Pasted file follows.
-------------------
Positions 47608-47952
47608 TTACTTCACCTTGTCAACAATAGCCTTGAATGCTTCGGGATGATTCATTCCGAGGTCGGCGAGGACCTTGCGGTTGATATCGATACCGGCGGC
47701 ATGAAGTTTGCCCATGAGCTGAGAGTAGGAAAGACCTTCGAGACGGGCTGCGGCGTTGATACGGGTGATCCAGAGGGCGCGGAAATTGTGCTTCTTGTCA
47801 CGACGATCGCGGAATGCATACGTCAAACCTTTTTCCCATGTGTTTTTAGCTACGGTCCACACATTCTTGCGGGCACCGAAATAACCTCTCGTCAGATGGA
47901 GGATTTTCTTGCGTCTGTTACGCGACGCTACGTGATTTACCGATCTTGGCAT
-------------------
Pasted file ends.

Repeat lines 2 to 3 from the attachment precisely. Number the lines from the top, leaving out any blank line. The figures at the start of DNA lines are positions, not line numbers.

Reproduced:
47608 TTACTTCACCTTGTCAACAATAGCCTTGAATGCTTCGGGATGATTCATTCCGAGGTCGGCGAGGACCTTGCGGTTGATATCGATACCGGCGGC
47701 ATGAAGTTTGCCCATGAGCTGAGAGTAGGAAAGACCTTCGAGACGGGCTGCGGCGTTGATACGGGTGATCCAGAGGGCGCGGAAATTGTGCTTCTTGTCA